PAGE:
Search Images Maps Play YouTube News Gmail Drive More »
Sign in
Screen reader users: click this link for accessible mode. Accessible mode has the same essential features but works better with your reader.

Patents

  1. Advanced Patent Search
Publication numberUS5668409 A
Publication typeGrant
Application numberUS 08/463,388
Publication dateSep 16, 1997
Filing dateJun 5, 1995
Priority dateJun 5, 1995
Fee statusPaid
Publication number08463388, 463388, US 5668409 A, US 5668409A, US-A-5668409, US5668409 A, US5668409A
InventorsStephen Joseph Gaul
Original AssigneeHarris Corporation
Export CitationBiBTeX, EndNote, RefMan
External Links: USPTO, USPTO Assignment, Espacenet
Integrated circuit with edge connections and method
US 5668409 A
Abstract
A surface mountable integrated circuit is disclosed. Dies 1041 with edge connections 1080 are coupled to each other with the edge connection and to a printed circuit board 1070.
Images(4)
Previous page
Next page
Claims(9)
What I claim:
1. An integrated circuit die with edge connectors comprising:
a die of semiconductor material with first and second surfaces, an integrated circuit formed in the first surface, said die having an edge region with one or more edge surfaces disposed transverse to the first and second surfaces of the die, said edge region enclosing said integrated circuit;
a plurality of edge leads, each edge lead comprising a conductive material, each edge lead having a controlled length extending in a first direction from the edge region toward the integrated circuit and having a controlled depth extending in a second direction along an edge surface and transverse to the first direction;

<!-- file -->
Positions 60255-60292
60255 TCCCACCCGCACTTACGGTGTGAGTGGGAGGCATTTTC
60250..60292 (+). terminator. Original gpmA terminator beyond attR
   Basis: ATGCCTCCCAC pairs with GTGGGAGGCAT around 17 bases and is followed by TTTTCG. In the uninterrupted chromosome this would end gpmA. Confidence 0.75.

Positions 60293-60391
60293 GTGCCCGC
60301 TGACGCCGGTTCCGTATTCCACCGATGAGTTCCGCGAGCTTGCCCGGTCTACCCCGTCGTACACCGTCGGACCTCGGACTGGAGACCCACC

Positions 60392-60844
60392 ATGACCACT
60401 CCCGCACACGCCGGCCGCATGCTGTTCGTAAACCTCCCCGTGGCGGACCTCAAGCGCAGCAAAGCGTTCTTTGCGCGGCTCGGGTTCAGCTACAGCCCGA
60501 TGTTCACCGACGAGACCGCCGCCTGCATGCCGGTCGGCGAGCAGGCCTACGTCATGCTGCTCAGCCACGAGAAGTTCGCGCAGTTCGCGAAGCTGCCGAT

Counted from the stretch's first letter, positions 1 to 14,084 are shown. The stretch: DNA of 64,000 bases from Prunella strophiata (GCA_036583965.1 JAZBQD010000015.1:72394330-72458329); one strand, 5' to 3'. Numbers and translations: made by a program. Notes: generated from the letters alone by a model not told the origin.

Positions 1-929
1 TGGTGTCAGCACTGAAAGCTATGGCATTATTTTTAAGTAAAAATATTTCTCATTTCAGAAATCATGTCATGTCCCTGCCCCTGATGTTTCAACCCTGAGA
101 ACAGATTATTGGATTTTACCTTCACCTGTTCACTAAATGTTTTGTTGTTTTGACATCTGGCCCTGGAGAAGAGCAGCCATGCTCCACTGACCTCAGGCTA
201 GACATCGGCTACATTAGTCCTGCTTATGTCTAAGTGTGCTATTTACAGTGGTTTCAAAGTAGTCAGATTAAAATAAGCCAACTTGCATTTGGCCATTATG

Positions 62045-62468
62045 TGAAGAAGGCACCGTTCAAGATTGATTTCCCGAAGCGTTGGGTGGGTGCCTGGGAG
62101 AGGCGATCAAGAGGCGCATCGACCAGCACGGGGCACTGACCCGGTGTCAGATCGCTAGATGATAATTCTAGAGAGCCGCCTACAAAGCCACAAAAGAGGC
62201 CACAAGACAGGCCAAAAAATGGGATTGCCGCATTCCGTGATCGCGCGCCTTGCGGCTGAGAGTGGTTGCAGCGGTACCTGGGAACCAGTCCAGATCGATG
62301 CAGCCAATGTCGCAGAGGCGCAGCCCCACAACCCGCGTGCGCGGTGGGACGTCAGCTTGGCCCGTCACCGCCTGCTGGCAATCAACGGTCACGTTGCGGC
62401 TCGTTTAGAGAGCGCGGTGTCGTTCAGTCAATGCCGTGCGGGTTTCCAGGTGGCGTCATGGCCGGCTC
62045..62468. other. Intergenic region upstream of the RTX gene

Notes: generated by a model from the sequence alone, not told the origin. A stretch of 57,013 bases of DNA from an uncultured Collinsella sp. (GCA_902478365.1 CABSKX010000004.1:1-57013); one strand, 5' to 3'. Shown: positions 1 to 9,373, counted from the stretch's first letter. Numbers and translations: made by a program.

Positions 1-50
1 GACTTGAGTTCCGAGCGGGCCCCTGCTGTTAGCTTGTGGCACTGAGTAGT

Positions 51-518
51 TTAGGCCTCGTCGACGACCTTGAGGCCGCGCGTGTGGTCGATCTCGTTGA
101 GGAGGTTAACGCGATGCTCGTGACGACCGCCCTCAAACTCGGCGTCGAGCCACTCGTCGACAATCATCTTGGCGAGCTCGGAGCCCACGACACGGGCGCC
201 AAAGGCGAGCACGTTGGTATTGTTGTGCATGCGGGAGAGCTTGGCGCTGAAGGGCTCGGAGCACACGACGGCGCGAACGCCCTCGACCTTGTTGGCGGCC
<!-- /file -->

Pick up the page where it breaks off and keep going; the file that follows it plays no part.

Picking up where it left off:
a dielectric layer disposed between each lead and the semiconductor material of the die;
a conductive layer connecting the integrated circuit to the leads on the edge of the die.
2. The integrated circuit of claim 1 wherein the edge leads are coated with a reflowable solder material.
3. The integrated circuit of claim 1 wherein the conductive material of the leads is polysilicon.
4. The integrated circuit of claim 3 wherein the polysilicon is silicided.
5. The integrated circuit of claim 1 wherein the conductive material of the leads is metal.
6. The integrated circuit of claim 1 wherein the conductive material is a material selected from the group consisting of tungsten, copper, and titanium nitride.
7. The integrated circuit of claim 1 wherein the dielectric is silicon dioxide.
8. A system for interconnecting two or more dies containing integrated circuits, each integrated circuit comprising:
a die of semiconductor material with first and second surfaces, an integrated circuit formed in the first surface, said die having an edge region with one or more edge surfaces disposed transverse to the first and second surfaces of the die, said edge region enclosing said integrated circuit;